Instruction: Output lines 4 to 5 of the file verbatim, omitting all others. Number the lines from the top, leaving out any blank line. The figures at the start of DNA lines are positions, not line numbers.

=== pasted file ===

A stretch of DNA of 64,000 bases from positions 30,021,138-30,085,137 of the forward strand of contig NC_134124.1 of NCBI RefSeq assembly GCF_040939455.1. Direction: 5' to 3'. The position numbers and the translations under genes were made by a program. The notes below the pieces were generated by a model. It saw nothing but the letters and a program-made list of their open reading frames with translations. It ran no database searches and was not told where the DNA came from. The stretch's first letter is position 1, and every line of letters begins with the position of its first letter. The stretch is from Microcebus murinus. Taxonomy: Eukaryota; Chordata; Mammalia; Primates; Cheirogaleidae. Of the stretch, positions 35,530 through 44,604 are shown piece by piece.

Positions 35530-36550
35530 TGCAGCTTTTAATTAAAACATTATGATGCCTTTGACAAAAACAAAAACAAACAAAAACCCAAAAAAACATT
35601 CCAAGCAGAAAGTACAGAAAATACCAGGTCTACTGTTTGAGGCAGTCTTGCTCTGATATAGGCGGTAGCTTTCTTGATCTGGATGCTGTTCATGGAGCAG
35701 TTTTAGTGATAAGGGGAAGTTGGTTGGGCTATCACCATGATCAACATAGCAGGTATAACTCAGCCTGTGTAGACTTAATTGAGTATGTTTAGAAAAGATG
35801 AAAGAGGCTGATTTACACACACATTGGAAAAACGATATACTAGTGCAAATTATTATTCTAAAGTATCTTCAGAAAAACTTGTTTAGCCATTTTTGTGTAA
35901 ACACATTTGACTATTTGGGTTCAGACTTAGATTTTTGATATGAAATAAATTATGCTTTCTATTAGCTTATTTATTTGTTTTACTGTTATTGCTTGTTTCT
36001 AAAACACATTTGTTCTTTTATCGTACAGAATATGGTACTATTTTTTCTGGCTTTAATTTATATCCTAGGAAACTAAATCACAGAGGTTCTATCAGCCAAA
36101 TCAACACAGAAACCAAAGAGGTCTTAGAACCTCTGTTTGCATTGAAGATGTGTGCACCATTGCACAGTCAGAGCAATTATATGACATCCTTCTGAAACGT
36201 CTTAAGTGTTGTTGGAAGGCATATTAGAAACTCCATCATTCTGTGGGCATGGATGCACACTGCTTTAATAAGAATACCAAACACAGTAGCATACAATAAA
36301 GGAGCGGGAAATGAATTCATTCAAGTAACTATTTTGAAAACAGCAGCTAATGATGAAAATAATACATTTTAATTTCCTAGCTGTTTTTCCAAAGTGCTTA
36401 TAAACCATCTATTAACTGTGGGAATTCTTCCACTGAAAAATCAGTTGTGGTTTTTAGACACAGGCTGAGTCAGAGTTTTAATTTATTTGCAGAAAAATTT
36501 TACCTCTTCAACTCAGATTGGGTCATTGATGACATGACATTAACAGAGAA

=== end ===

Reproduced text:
35601 CCAAGCAGAAAGTACAGAAAATACCAGGTCTACTGTTTGAGGCAGTCTTGCTCTGATATAGGCGGTAGCTTTCTTGATCTGGATGCTGTTCATGGAGCAG
35701 TTTTAGTGATAAGGGGAAGTTGGTTGGGCTATCACCATGATCAACATAGCAGGTATAACTCAGCCTGTGTAGACTTAATTGAGTATGTTTAGAAAAGATG